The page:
Holiday pay advice is complex since it is subject to a huge amount of case law and has seen some significant changes in the last few years. There could well be more changes to come with recent judgments being the subject of appeals. Such uncertainty is a cause for concern for employers and we would recommend that you always seek guidance from a competent HR Consultant experienced in holiday pay advice. Here are a few recent examples of changes that employers should consider.
It is well established, that holiday entitlement continues to accrue when an employee is absent due to sickness. If an employee requests to take annual leave, whilst off sick, that is perfectly permissible. However, if an employee does not request to take holiday, it continues to accrue to be taken once they have returned to work, or be paid for upon termination of employment. If the employee is prevented from taking the holiday within the holiday year due to sickness, an employer has to allow the employee to carry forward the holiday into the subsequent holiday year.
Recently the Employment Appeal Tribunal (EAT) overturned the Tribunal’s decision that an employee could not claim for holiday for accrued while he had been absent from work in a previous holiday year due to an accident. The EAT concluding that there is no requirement for a sick employee to take annual leave during the leave year or to show he was unable, by reason of sickness, to take the leave.
The EAT went on to consider whether accrued holiday should carry forward indefinitely. It concluded (taking into account EU case law) that national law is not required to allow holidays to carry forward without limit and consequently effectively rewrote the Regulations. It determined that a worker must take annual leave within 18 months of the end of the leave year in which it was accrued. After the 18 month carry over period any outstanding untakenleave is presumably forfeit.
The effect in this case was that the Claimant was entitled to payment in lieu of annual leave for 2012 but not for the holiday accrued in 2010 and 2011. Permission has been granted to appeal to the Court of Appeal and we wait to see if an appeal is lodged and the outcome of any such appeal.
Providing there is no contractual term that provides for holidays, above the statutory minimum, to be carried forward into the subsequent holiday year, we believe that holidays would be forfeit in the following scenarios:
The downside for employers is that if you deprive a worker of carryover of the holiday entitlement, the worker might challenge that decision before the Employment Tribunal and the reality of the situation is that it will be for an Employment Judge to determine on the facts of each and every case. You should therefore seek specific advice to make sure that all relevant facts are taken into consideration.
In 2014 the European Court of Justice (ECJ) decided that, where the amount of commission is fixed in the employment contract, payment for annual leave must include an element for commission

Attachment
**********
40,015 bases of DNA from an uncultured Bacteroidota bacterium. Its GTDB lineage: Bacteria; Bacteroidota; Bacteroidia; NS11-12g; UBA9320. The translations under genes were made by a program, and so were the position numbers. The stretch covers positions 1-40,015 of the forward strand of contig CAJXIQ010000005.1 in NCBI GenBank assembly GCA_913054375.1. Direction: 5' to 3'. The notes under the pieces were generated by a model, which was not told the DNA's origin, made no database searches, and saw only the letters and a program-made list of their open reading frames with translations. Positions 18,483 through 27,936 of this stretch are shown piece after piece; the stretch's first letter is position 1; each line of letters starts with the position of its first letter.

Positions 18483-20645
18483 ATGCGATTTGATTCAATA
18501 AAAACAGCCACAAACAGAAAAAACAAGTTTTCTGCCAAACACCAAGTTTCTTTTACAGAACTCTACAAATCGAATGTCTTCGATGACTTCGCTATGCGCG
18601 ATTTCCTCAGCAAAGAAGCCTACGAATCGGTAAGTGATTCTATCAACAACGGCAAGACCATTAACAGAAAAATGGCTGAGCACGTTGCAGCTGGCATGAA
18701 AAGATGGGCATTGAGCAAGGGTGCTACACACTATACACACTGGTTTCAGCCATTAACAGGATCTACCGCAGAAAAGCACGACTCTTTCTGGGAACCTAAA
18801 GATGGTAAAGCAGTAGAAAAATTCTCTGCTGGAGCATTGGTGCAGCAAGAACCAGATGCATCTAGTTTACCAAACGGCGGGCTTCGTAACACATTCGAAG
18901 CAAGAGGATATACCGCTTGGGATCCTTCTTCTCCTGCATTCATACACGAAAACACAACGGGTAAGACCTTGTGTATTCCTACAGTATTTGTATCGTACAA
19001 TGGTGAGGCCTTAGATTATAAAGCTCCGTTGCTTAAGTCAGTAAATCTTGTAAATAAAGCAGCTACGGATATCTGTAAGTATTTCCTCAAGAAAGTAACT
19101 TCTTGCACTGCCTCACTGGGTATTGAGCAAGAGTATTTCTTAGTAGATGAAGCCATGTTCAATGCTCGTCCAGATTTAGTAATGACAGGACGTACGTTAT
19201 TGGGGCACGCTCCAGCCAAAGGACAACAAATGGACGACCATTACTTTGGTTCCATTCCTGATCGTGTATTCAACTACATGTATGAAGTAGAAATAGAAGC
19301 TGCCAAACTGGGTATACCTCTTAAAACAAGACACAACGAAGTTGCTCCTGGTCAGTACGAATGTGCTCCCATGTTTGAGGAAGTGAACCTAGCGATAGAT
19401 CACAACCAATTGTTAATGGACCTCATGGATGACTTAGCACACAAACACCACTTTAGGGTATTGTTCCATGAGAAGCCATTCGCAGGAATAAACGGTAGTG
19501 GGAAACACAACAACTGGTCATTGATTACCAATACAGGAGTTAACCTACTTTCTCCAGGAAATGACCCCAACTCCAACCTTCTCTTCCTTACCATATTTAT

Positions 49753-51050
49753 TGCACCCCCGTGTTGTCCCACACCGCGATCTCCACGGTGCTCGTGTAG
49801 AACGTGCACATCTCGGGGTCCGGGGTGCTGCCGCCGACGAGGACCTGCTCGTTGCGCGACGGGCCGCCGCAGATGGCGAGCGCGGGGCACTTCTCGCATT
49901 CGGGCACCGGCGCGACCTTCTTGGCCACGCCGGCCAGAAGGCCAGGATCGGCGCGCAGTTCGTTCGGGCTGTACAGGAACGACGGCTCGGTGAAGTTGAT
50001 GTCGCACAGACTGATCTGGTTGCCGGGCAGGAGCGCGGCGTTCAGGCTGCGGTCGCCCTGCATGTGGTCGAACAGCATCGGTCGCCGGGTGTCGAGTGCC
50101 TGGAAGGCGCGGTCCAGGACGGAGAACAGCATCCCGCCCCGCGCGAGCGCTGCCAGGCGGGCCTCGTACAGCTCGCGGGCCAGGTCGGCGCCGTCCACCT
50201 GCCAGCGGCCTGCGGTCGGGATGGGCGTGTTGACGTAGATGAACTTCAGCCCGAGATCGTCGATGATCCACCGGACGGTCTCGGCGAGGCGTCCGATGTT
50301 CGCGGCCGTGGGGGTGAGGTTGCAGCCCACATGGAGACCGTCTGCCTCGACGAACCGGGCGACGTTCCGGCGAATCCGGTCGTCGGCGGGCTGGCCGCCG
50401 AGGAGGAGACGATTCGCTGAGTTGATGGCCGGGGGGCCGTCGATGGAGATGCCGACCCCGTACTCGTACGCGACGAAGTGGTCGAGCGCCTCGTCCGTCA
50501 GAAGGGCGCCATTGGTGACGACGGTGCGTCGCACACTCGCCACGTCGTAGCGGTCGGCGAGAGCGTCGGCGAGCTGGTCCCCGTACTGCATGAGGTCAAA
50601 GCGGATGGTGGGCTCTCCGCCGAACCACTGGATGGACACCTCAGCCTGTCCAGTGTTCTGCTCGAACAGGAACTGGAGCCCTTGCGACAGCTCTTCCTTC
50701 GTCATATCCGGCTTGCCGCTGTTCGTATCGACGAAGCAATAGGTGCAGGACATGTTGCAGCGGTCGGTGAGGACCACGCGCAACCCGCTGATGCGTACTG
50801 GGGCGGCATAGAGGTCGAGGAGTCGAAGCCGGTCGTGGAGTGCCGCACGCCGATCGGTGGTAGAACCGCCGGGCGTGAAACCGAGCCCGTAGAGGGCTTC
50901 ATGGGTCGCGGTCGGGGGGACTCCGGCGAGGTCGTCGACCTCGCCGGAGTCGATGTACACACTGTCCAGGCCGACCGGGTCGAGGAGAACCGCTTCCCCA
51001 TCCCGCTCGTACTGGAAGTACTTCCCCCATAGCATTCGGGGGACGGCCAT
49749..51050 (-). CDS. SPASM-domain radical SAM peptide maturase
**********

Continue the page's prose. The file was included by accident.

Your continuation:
More recently the UK Courts ruled on situations where employees are required to work overtime, but their employer is not obliged to offer overtime as a minimum. In other-words, the overtime was not guaranteed as part of normal remuneration. The ruling was that this so called non-guaranteed overtime should be reckoned as part of normal remuneration when calculating holiday pay.
However, please note that this only applies to the basic 4 weeks’ leave granted under the Working Time Directive (Regulation 13 of the Working Time Regulations), NOT the additional 1.6 weeks under the later regulation 13A of the Working Time Regulations.
Although the Employment Appeal Tribunal gave permission to appeal to the Court of Appeal, it is envisaged that there may be a floodgate of claims from workers seeking to recover the series of underpayments to their previous holiday pay payments. Claims for arrears of holiday pay will be out of time if there has been a break of more than three months between successive underpayments (subject to the reasonable practicability test). Furthermore, so that employees are prevented from making claims going back years, the Government has also introduced Deduction from Wages (Limitation) Regulations 2014 which limits all unlawful deduction claims to two years before the date the claim is lodged. This became effective to Employment Tribunal claims from 1st July 2015.
Until the outcome of these cases is finally determined whether by the Court of Appeal, Supreme Court, or through new legislation, we recommend that employers make a note of any employee’s request for either holiday pay to include overtime or any underpayment from previous holiday pay and explain that you will act appropriately, once the legal position has been definitively determined.
The advice and comment in this article is not meant to be an authoritative statement of law. The articles and summaries should not be applied to any specific set of facts and circumstances without seeking further advice. Whilst every care is taken to ensure that the content is correct Sentient cannot accept responsibility for the accuracy of statements made nor the result of any actions taken by individuals after reading such.